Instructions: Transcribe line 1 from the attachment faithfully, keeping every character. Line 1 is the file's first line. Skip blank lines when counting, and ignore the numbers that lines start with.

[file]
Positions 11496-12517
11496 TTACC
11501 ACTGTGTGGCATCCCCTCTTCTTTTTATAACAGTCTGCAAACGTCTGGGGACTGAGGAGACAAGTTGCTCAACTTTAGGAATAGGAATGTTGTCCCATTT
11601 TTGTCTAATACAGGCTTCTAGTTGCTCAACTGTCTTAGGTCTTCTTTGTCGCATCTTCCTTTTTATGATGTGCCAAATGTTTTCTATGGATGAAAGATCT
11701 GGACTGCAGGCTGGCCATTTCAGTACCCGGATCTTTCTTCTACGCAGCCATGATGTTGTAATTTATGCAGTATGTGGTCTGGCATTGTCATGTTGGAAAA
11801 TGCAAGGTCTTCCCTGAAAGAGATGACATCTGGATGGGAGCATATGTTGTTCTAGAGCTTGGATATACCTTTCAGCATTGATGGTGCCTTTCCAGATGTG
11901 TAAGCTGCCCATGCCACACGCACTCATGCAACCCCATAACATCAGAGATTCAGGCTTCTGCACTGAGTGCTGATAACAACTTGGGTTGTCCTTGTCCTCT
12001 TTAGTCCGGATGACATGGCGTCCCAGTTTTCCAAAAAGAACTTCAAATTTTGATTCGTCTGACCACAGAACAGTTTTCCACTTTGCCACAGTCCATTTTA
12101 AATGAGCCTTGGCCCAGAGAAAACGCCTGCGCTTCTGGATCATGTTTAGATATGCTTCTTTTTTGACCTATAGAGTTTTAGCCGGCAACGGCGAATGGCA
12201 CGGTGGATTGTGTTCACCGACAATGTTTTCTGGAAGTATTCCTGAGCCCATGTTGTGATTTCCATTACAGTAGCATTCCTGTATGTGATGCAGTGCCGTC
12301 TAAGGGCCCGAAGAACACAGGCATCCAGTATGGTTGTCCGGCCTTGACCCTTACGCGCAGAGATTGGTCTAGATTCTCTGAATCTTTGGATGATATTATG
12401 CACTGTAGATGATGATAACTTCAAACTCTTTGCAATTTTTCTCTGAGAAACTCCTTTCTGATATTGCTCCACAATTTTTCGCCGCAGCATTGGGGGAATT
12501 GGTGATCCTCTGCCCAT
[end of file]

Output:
Positions 11496-12517